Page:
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A Cause For Concern?

March 10, 2022

A Cause for Concern?

Yesterday, I was reading the Wall Street Journal and the seriousness of the world’s affairs struck me: skyrocketing inflation, record oil prices, and a Russian invasion of a neighboring country.  No wonder people are fearful.

Thing is, the WSJ issue was not from yesterday but from December 24, 1979.  Back then OPEC was deliberately raising the price of oil to hurt the U.S. (the U.S. was not yet a major producer of oil), inflation was at 13.3% (much higher than today’s 7%), and Russia had just invaded Afghanistan.  Things looked very bleak, and you couldn’t have blamed anyone if they wanted to sell all their investments, let alone want to invest more.

But if on that day, despite the turmoil in the world, you decided to invest $10,000 in the S&P 500 Index[1] you would have been rewarded handsomely over time. 

Over the next 15 years, the S&P 500 Index rose from 107.66 to 459.83.[2]  This was a 322% return, or approximately 10% average annual return.  Your $10,000 invested on the day Russia invaded Afghanistan would have been worth more than $32,000 15 years later.[3]

And let’s not forget the other crises that occurred over those 15 years:

  • Iran took US hostages
  • President Reagan was shot
  • The early 1980s recession
  • The Challenger Explosion
  • The Japanese asset price bubble
  • The 1987 stock market crash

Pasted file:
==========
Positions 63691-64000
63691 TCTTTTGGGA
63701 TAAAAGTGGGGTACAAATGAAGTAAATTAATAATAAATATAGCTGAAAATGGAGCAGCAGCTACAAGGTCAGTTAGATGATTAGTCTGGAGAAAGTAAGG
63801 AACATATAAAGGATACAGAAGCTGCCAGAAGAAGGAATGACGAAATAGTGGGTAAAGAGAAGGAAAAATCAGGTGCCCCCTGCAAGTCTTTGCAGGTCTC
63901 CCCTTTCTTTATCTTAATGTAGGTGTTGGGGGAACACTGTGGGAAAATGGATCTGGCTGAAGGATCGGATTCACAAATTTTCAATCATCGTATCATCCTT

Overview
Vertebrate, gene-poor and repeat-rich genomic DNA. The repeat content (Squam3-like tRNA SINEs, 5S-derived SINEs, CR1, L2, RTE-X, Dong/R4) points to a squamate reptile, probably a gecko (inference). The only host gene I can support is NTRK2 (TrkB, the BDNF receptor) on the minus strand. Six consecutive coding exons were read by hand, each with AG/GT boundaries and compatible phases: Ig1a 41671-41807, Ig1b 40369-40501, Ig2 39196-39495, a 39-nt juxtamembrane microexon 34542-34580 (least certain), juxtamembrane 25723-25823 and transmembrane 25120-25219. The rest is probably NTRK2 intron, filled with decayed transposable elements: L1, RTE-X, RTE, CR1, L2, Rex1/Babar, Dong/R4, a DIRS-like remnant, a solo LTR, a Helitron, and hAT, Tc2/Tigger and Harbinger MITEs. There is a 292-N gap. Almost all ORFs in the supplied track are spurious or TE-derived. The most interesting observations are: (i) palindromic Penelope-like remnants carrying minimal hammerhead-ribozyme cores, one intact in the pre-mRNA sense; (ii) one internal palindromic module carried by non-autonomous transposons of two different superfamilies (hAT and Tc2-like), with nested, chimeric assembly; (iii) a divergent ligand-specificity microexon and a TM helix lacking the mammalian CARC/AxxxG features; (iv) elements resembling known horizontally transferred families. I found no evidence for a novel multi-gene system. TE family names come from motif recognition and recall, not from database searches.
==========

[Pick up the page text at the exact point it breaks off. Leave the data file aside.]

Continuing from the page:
• The Savings and Loan crisis
  • The early 1990s recession

Despite these obstacles, the market marched on largely because of many other positive developments that occurred over those 15 years which garnered less attention, like the dramatic advances in science and technology and the mass release of personal computers.  I believe the current crisis we’re experiencing will be no different.

Mark Twain famously said, “History doesn’t repeat itself, but it often rhymes.” The events we’re experiencing now (high inflation, war, high fuel prices) are no doubt worrisome and particularly painful for many people.  But it’s critical to remember that they’re not new.  This time is NOT different and I believe this crisis will also pass just like the others.

As always, I’m here to help.  If you have any questions or wish to discuss this further, please don’t hesitate to contact me.




[1] This is for illustration purposes only.  You cannot invest directly in an index.

[2] Source:

[3] Today the S&P 500 Index is over 4,000


The opinions voiced in this material are for general information only and are not intended to provide specific advice or recommendations for any individual. All performance referenced is historical and is no guarantee of future results. All indices are unmanaged and may not be invested into directly.  

Economic forecasts set forth may not develop as predicted and there can be no guarantee that strategies promoted will be successful.

Investing includes risks, including fluctuating prices and loss of principal.